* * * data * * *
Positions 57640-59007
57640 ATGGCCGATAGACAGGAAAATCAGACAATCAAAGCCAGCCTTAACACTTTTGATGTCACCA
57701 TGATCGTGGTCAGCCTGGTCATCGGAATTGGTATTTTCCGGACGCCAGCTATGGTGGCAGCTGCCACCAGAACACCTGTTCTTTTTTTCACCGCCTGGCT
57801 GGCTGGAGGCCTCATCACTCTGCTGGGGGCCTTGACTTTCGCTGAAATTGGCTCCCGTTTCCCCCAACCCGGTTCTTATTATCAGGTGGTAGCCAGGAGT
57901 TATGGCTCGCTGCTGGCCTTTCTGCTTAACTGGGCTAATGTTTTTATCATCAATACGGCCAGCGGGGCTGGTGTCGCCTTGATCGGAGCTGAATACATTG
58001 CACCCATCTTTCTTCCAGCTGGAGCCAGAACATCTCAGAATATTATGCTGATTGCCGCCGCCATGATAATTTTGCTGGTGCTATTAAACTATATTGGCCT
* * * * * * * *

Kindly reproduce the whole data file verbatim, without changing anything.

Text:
Positions 57640-59007
57640 ATGGCCGATAGACAGGAAAATCAGACAATCAAAGCCAGCCTTAACACTTTTGATGTCACCA
57701 TGATCGTGGTCAGCCTGGTCATCGGAATTGGTATTTTCCGGACGCCAGCTATGGTGGCAGCTGCCACCAGAACACCTGTTCTTTTTTTCACCGCCTGGCT
57801 GGCTGGAGGCCTCATCACTCTGCTGGGGGCCTTGACTTTCGCTGAAATTGGCTCCCGTTTCCCCCAACCCGGTTCTTATTATCAGGTGGTAGCCAGGAGT
57901 TATGGCTCGCTGCTGGCCTTTCTGCTTAACTGGGCTAATGTTTTTATCATCAATACGGCCAGCGGGGCTGGTGTCGCCTTGATCGGAGCTGAATACATTG
58001 CACCCATCTTTCTTCCAGCTGGAGCCAGAACATCTCAGAATATTATGCTGATTGCCGCCGCCATGATAATTTTGCTGGTGCTATTAAACTATATTGGCCT